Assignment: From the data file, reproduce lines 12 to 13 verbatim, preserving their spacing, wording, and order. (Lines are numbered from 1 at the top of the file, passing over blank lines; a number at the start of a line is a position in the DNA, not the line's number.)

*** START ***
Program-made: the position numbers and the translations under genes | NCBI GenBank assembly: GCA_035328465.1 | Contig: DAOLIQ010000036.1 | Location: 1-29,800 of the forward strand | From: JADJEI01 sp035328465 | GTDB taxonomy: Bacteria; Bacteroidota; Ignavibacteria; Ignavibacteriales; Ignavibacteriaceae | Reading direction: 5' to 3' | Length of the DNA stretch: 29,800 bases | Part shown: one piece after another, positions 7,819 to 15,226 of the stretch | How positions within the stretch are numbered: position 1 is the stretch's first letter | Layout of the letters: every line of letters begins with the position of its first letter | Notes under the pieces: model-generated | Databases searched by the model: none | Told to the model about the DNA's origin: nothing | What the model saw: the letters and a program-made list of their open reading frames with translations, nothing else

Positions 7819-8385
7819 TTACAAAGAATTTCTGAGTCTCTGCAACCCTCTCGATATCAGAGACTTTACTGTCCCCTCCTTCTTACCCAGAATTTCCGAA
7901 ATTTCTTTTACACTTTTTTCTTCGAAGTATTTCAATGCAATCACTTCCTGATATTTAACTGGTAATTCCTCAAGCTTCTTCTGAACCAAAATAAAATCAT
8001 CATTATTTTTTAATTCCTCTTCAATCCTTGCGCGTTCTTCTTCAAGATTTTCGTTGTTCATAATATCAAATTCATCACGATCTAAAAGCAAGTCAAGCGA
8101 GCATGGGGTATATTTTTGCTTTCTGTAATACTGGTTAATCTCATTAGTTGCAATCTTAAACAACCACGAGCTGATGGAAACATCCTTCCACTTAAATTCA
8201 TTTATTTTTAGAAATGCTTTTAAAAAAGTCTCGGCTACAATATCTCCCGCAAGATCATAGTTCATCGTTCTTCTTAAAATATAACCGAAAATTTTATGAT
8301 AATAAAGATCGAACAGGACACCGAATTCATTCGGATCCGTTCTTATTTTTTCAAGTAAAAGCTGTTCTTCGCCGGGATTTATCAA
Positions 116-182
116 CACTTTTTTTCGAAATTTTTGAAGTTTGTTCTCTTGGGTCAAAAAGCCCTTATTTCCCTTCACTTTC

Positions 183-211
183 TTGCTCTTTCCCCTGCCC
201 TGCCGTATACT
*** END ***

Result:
183 TTGCTCTTTCCCCTGCCC
201 TGCCGTATACT